Maps quick view - #1 Map


By Chester Marler

What does a 64-year-old hardcore outdoor enthusiast do for a birthday celebration? Canoeing on the Wenatchee or Columbia might do. So might a foothills hike just above town.  But if you love backcountry skiing, it would be hard to forego an overnight ski tour into the Mountaineer Creek drainage, with sights set on skiing from the ridge above Horseshoe Lake.  With a fairly decent weather forecast to bolster us, Robbie Scott—the b’day honoree—plus Peter Valaas and Chester Marler, left the Icicle Road and began hiking the gated and partly snow-covered Eightmile Road.

The road climbs about 1300 feet over four miles to reach the Stuart Lake Trailhead, and for our April 10-11 trip, the first mile was mostly bare. By the two-mile mark we had skinned-up and were traveling on skis.  Even with a late morning start, we had enough time for a relaxing tour to a choice camp spot (about a mile above the Colchuck-Stuart trail fork) at the Big Meadow with its panoramic view of the Stuart Range.  Water was only about 200 feet away, so there was no need to melt snow for cooking—one of the benefits of April ski touring.  By evening, the afternoon clouds had dissipated.  The clear night brought much cooler temperatures and gave us firm snow for easy traveling the next morning as we skied to Lake Stuart and beyond.


Photo: In the meadows west of Lake Stuart — travel through here is easy on skis.

We skied right across Lake Stuart in the morning, a quick and direct route with one-third the distance of the summer-time trail. By now a minor storm front was hitting Mt. Stuart and Jack Ridge, although we still had intermittent sun, with a nice blue patch over the eastern shoulder of Stuart. The large wetland below Mt. Stuart—such a chore to travel around in summer—is so easy to ski across.  We passed the outlet to Horseshoe—the summer hiking route—and skied up the large talus slope that separates Mt. Stuart’s northern flank from the high bench holding Horseshoe Lake.  The boulder field was well covered, so even though some snow flurries created flat light for our descent, the smooth surface gave us a predictable ski surface.  The 1800 vertical ski run from just above Horseshoe to the wetland was great fun, especially the bottom half—the flurries stopped and sunshine returned.


Photo: Taking in the venue for a 64th B-day celebration.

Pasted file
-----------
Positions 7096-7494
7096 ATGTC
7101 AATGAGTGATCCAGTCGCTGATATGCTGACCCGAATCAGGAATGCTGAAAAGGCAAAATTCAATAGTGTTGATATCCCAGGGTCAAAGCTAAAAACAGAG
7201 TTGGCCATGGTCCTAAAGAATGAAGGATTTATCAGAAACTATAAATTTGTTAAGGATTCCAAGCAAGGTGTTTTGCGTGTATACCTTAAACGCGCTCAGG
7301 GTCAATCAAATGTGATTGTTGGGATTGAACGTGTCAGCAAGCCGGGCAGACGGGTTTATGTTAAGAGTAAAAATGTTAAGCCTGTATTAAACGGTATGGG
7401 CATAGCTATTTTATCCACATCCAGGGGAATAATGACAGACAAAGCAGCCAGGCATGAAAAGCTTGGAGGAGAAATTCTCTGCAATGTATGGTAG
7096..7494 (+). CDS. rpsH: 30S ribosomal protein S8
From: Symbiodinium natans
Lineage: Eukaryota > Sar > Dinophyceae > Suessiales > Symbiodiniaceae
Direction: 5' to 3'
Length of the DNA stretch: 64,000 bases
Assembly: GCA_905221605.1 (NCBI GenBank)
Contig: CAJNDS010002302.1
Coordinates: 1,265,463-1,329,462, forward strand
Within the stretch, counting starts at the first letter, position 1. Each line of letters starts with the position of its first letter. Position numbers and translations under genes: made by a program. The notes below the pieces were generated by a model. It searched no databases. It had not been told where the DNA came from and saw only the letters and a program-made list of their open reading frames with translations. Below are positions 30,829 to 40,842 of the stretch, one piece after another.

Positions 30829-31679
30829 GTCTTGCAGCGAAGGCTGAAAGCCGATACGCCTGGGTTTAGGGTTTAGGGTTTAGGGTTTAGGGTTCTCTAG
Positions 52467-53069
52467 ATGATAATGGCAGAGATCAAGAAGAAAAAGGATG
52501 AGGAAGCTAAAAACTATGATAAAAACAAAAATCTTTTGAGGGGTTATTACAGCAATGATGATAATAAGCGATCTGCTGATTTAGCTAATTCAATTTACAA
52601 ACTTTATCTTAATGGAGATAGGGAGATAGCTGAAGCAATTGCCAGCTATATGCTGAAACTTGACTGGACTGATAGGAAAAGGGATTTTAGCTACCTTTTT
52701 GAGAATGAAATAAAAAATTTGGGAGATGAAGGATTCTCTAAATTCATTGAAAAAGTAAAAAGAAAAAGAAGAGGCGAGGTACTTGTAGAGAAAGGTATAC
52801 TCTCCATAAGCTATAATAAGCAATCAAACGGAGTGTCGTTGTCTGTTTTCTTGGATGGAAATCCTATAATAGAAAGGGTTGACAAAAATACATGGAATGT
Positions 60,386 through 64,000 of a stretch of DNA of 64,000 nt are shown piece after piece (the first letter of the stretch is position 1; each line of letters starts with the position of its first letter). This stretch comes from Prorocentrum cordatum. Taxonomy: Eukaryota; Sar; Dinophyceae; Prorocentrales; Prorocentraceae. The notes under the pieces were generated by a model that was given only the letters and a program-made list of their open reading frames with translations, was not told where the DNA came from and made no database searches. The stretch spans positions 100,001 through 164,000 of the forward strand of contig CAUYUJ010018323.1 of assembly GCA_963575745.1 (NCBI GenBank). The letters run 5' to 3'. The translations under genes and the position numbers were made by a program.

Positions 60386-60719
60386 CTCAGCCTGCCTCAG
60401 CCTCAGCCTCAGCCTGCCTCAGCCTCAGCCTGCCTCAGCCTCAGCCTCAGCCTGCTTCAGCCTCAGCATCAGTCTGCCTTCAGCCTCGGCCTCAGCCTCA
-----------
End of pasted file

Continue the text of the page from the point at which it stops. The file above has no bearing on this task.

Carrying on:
This tour has the advantage of fine scenery, very good skiing terrain below Horseshoe Lake, and relatively avoidable avalanche terrain (the route does travel near some major run-out zones below Mt. Stuart, but risk can be minimized by ascending skier’s left of the boulder field). The tour can be done as a long day trip or a more leisurely overnight trip…either way, it’s a four-star birthday celebration.

Details, Details : Horseshoe Lake Tour

Attraction. This ski or snowshoe outing of moderate difficulty leads to a beautiful alpine lake basin with an awesome view of the rugged north face of Mt. Stuart.

Activities. Ski tour or snowshoe.

Length: In winter it’s 20.5 miles (roundtrip) from the Icicle River Road. Once the Eightmile Road opens, the round trip distance from the trailhead is 12.5 miles.

Elevation Gain: 4,200 feet from the Icicle River Rd; 2,900 feet from the trailhead.

Skill Level:  2+ (advanced-intermediate)

Access. From Leavenworth, follow the Icicle River Road about 6 miles beyond the Sleeping Lady Resort to the Eightmile Road (FS Road 7601). In winter, the end of plowing on the Icicle River Road is just past the turnoff for the Eightmile Road and you can park without a permit. Once the Eightmile Road opens, turn left on the road and follow it another 4 miles up to the Mountaineer Creek Trailhead (a Northwest Forest Pass is required to park here).

 Trip Instructions

  • Walk/ski the Eightmile Road  (FS Road 7601), which intersects the Icicle River Road at Bridge Creek. Follow the road uphill for nearly four miles to the Mountaineer Creek Trailhead (el. 3,400’).
  • Follow the trail toward Lake Stuart for about 3.25 miles (or 1 mile beyond the Colchuck Lake cutoff) to the end of the Big Meadow (el: 4,600’).Overnight travelers will find this a good place to camp. You’ll find sites with wind shelter, good access to water, and nice views.
  • Follow the trail another 1 mile uphill to Stuart Lake. In winter, you can often ski straight across the lake as you head toward Horseshoe Lake. If the ice is gone or unsafe, work around the lake in a counterclockwise direction.
  • The route from Stuart Lake to Horseshoe Lake requires more skill to find and follow. The bearings on our topo map show one possible route.

Maps. See topo map below for more information. Print our map on 8.5”x11” paper in landscape mode.

Note: Use ‘Print Preview’ to orient/scale this map before printing.

Hazards. In winter, this route is exposed to avalanche hazard — some of these slopes can slide or be overrun by slides.

Fees/Permits. None required in winter. Once the Eightmile Road opens, a Northwest Forest Pass is required to park at the trailhead. More info here (select ‘Passes and Permits’).

Additional Information: See our information and topographic map for skiing to Big Meadow.

Reporter: Chester Marler, April 2009

Leave It Better Than You Found It: This should be every outdoor user’s goal. Pick up trash left by others, pull some noxious weeds along your route, throw branches over unwanted spur trails, don’t ride or walk wet trails when you’re leaving ruts/footprints deeper than ¼ inch…

Disclaimer. Treat this information as recommendations, not gospel. Conditions change and those contributing these reports are volunteers–they may make mistakes or not know all the issues affecting a route. You are responsible for yourself, your actions, and your safety. If you won’t accept that responsibility, you are prohibited from using our information.

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